I know OpenGL likes the texel resolution of textures be some power of 2 in each direction because of mipmapping. (They say that this is not a totally stringent condition, but it is preferred)

Can someone explain what is mipmapping and what is it for?

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    Honestly, this is a topic where you can find plenty of reading material with a few web searches, for instance this or this. Do you have a more focused question about mipmaps? – Nathan Reed Dec 3 at 1:40
  • I've tried reading material on web searches, but can't really seem to get a solid understanding of it. – user9778 Dec 3 at 4:21
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    Can you be more specific about what you do and don't understand already? Right now, if I were writing an answer there wouldn't be much I could do besides reiterate what those articles say. – Nathan Reed Dec 3 at 4:45
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    @user9778: "can't really seem to get a solid understanding of it." Then ask about what you don't understand. Not the general subject as a whole, but the specific part that you're having trouble with. – Nicol Bolas Dec 3 at 16:55
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    Perhaps you need to come at this from a different direction. Do you know, for example, what "aliasing" is? i.e. insufficiently sampling a signal making it seem like it's something else? E.g. in the spatial domain, a diagonal edge of a triangle appearing like a staircase or, in the temporal domain, the "wagon wheels" in a film seemingly turning backwards? – Simon F Dec 4 at 9:59
up vote 2 down vote accepted

Mipmapping is a pre-computed texture scheme that tries to solve the problem of texturemap aliasing. When a screen pixel from a textured polygon covers many texture pixels, the pixel should be sampled more than only once (nearest neighbor or bilinearly) to get a "correct" average color. So instead of having a regular texture a mipmap is created. The mipmap level is chosen from the objects distance to the camera, and can be per pixel, per object, bi- or trilinearly interpolated, etc. Mipmapping in its nature does not take perspective projection into account.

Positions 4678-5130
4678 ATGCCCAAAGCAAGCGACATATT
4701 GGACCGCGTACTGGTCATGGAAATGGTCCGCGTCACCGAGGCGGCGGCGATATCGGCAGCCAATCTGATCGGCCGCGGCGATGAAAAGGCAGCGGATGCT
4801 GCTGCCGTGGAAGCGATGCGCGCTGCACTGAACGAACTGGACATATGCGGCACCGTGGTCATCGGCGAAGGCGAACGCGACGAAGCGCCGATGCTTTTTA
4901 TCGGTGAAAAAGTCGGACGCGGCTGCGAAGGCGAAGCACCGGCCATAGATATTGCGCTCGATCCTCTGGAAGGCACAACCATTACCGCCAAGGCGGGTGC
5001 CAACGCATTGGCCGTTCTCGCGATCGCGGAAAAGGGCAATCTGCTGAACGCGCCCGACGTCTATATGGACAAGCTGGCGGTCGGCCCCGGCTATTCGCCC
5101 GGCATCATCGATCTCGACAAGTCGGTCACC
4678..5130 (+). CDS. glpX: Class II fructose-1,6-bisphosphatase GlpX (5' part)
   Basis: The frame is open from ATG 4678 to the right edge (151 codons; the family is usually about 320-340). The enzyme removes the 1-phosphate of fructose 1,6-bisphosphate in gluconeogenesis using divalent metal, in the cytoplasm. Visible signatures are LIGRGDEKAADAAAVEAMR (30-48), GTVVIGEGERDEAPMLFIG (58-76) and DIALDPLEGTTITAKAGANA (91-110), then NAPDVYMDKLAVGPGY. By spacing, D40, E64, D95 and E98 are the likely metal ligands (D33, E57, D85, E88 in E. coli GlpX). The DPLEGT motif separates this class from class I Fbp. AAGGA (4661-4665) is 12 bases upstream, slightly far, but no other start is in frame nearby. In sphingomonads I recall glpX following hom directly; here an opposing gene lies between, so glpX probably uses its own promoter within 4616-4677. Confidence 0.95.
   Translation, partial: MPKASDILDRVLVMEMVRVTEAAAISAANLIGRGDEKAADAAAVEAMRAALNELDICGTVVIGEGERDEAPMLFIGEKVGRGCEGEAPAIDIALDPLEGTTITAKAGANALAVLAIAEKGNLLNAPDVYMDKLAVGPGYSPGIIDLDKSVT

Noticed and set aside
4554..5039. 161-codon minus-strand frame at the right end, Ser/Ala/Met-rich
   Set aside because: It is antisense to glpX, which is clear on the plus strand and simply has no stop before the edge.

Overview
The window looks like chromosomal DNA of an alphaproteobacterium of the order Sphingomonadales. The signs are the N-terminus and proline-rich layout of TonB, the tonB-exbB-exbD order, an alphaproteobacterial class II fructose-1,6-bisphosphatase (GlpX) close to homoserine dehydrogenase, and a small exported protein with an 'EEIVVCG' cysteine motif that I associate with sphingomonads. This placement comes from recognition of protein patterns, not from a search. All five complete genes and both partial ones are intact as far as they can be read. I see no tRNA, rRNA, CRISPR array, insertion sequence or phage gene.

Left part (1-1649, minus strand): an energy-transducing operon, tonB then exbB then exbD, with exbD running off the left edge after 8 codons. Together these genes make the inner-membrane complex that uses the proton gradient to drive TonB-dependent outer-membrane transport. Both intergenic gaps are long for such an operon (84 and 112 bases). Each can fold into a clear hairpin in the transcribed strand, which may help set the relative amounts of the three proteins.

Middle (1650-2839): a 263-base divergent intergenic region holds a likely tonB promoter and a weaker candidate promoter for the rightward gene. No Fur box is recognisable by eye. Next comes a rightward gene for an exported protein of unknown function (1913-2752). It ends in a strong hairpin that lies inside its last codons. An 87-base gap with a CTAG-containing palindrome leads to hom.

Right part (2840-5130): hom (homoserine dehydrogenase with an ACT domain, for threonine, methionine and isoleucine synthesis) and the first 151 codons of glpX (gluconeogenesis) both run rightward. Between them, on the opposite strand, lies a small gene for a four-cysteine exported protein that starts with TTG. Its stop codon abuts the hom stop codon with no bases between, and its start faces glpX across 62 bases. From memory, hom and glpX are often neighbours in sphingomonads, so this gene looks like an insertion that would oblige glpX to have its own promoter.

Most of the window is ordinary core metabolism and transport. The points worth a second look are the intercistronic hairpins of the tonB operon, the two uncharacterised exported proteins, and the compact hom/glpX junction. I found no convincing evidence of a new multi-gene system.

The 1-channel mipmap texture usually is divided into four parts, holding Red, Green, Blue in the first three, while the last is divided into four parts, holding the downsampled 2x2 average of R, G and B, and so on recursively until a pres-elected depth. I'm sure google has pictures of this.

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    "The 1-channel mipmap texture usually is divided into four parts, holding Red, Green, Blue in the first three" It should be noted that a MIP mapped texture in hardware will not actually be done like this (at least not on any of the Hardware I've helped develop) . This scheme (as described in Williams' "Pyramidal Parametrics" paper, would be poor from a caching/page-break perspective. It should also be noted that others published the idea of pre-filtered texture maps (e.g. Dungan) prior to Williams but the latter introduced Trilinear filtering. – Simon F Dec 4 at 9:11

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